Li’s death and the authorities’ clumsy handling of the news, and the news about the Coronavirus generally, continues to exacerbate a crisis that is already rattling the stern communist foundations of the Chinese state. Beijing’s efforts to manage both the coronavirus, and the news about the virus, have laid bare the worst aspects of China’s governance under President Xi Jinping.

Dr Li Wenliang may well end up the face of the Wuhan or Chinese Coronavirus, a story of courage and pluck, and how his message pierced through the Great Firewall of China.

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Coronavirus (Covid-19)

Dengue fever antibodies might contribute to Thailand’s low Covid-19 count

Caitlin Ashworth

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Dengue fever antibodies might contribute to Thailand’s low Covid-19 count | The Thaiger
PHOTO: Flickr

Antibodies from dengue fever might raise immunity against Covid-19, according to study done in Brazil. It suggests a correlation between the mosquito transmitted illness and the coronavirus, citing lower Covid-19 cases in areas with past dengue outbreaks, like south east Asia. Thai doctor Manoon Leechawengwongs says this might be why Thailand has significantly less Covid-19 cases than other countries around the world.

Since the start of the outbreak, many scientists have been confused by south east Asia’s generally low infection rate and posited various theories about some local “immunity”.

Thailand has more than 100,000 dengue patients every year, he says, adding that many locals take the BCG vaccine for tuberculosis to prevent dengue. There have been 3,545 Covid-19 cases in Thailand with 59 deaths and 3,369 recoveries.

Duke University professor Miguel Nicolelis led the study and recently spoke to Reuters reporters about his findings. He says the study first focused on the spread of Covid-19 in Brazil and they came across the correlation between dengue and the coronavirus by accident. The study says areas in Brazil with high numbers of dengue infections had a comparatively low number Covid-19 cases while areas with low numbers of dengue cases had a high number of Covid-19 cases.

“This striking finding raises the intriguing possibility of an immunological cross-reactivity between dengue’s Flavivirus serotypes and SARS-CoV-2 … If proven correct, this hypothesis could mean that dengue infection or immunization with an efficacious and safe dengue vaccine could produce some level of immunological protection (against the coronavirus).”

Miguel adds past studies found that those with dengue antibodies can falsely test positive for Covid-19.

“This indicates that there is an immunological interaction between two viruses that nobody could have expected, because the two viruses are from completely different families.”

The study was posted on MedRxiv, but has not yet been peer reviewed. Manoon warns that Thai people should still abide by coronavirus prevention measures to prevent a possible second wave.

Click HERE to read the study on how dengue fever may have influenced the spread of Covid-19 in Brazil.

SOURCES: Reuters | Nation Thailand|Worldometer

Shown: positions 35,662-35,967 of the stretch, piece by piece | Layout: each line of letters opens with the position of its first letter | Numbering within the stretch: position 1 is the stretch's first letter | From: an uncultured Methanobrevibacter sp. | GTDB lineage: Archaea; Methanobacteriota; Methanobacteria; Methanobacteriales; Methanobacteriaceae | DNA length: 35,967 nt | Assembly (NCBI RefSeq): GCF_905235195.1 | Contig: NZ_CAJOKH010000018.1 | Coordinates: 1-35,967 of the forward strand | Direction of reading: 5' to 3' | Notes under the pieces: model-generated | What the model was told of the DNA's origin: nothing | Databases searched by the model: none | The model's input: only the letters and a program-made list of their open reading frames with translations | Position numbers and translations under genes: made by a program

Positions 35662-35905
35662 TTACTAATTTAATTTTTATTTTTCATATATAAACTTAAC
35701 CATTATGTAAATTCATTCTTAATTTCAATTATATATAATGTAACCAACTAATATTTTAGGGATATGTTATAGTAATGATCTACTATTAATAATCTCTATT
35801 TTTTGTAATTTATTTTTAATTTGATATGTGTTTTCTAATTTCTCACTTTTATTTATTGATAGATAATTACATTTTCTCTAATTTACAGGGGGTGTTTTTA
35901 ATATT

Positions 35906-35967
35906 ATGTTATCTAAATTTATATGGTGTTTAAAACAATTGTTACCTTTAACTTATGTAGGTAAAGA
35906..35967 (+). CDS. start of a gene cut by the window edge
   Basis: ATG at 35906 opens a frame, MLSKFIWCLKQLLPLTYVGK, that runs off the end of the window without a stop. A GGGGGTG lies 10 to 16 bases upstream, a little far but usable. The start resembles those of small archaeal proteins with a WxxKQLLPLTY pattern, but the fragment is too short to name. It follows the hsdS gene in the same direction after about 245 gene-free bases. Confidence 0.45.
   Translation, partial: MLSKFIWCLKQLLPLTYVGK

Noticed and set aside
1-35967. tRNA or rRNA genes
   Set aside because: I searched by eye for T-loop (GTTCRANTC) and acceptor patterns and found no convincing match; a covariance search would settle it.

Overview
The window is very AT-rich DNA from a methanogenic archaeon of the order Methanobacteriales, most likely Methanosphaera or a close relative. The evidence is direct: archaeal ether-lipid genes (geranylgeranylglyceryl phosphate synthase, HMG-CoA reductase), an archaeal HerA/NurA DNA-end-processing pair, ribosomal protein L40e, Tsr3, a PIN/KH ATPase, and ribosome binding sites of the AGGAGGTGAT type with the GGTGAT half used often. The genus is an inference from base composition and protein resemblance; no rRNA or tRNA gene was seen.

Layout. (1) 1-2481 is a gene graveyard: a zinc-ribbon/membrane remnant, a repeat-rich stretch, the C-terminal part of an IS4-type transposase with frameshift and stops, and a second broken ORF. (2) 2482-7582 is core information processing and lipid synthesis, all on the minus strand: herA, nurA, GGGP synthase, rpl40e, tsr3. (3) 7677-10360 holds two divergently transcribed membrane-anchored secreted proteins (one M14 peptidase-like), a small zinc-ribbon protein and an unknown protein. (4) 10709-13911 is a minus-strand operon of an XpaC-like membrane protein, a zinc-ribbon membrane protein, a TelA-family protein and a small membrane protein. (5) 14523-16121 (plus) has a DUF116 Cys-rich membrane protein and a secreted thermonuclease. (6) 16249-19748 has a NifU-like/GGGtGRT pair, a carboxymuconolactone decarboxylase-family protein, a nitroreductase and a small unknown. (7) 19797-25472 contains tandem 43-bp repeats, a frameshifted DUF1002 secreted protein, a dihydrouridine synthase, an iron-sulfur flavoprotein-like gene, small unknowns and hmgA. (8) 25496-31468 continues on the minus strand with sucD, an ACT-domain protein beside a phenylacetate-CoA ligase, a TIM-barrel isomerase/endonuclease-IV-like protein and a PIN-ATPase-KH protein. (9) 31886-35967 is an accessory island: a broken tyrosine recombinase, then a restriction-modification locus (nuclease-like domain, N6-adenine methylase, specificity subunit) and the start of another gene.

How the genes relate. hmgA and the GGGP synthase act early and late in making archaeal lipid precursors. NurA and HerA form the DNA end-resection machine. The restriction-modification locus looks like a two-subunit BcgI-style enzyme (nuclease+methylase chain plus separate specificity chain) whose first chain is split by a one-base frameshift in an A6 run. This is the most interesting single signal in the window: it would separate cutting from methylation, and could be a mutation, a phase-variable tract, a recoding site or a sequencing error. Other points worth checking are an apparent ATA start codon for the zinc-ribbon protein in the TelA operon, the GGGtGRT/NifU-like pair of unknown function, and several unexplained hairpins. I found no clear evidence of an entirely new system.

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22 new cases of Covid-19 detected in Thailand

The Thaiger

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22 new cases of Covid-19 detected in Thailand | The Thaiger

The Thai government’s CCSA has reported another 22 new cases of Covid-19 this morning, raising the country’s total of infections to 3,545. The vast majority of these have recovered – 3,369. The death toll is unchanged at 59 people.

The new cases have come from imported cases, returnees and visitors, and became apparent whilst they were in quarantine during routine tests. The people have arrived from South Sudan, 4 people from India, 1 from Pakistan and 1 from the Philippines.

22 cases is the largest number of daily cases announced in a 24 hour period since April 5 this year when Thailand was emerging from its first wave.

22 new cases of Covid-19 detected in Thailand | News by The Thaiger

SOURCE: worldometers.info

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Thai medic cautions against reducing quarantine period for foreign tourists

Maya Taylor

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Thai medic cautions against reducing quarantine period for foreign tourists | The Thaiger
PHOTO: AFP

On one side there is a push to re-open Thailand’s borders to re-start the beleaguered tourist industry. On the other hand Thai officials are try to keep Covid-19 contained and fear the re-opening of the borders. Even the suggestion to reduce the quarantine time from 14 to 7 days is not gaining support from health officials.

Now, a doctor from the Faculty of Medicine at Bangkok’s Chulalongkorn University says reducing the quarantine period for foreign tourists would be inviting disaster. Dr. Thira Woratanarat made his statement after a suggestion from the Tourism and Sports Minister that quarantine could be halved if all goes well when Thailand re-opens its borders to a limited number of foreign tourists.

“In Thailand, if we decide to follow the proposal to reduce the quarantine time to 7 days, it would be an invitation to disaster.”

Thira points to a growing number of cases in many parts of the world, with around 350,000 new cases a day reported worldwide. The number of total deaths from the virus has now reached the 1 million mark.

For its part, the government says Minister Pipat Ratchakitprakarn’s proposal is not under consideration and that all foreign tourists will still be subject to mandatory 14 day quarantine. Officials say until the global pandemic situation improves, current restrictions remain in place.

A plan is underway to allow a limited number of foreign tourists to return to the Kingdom under a Special Tourist Visa scheme. The visa is due to be approved today when PM Prayut Chan-o-cha chairs a meeting of the government’s Covid-19 task force.

SOURCE: Nation Thailand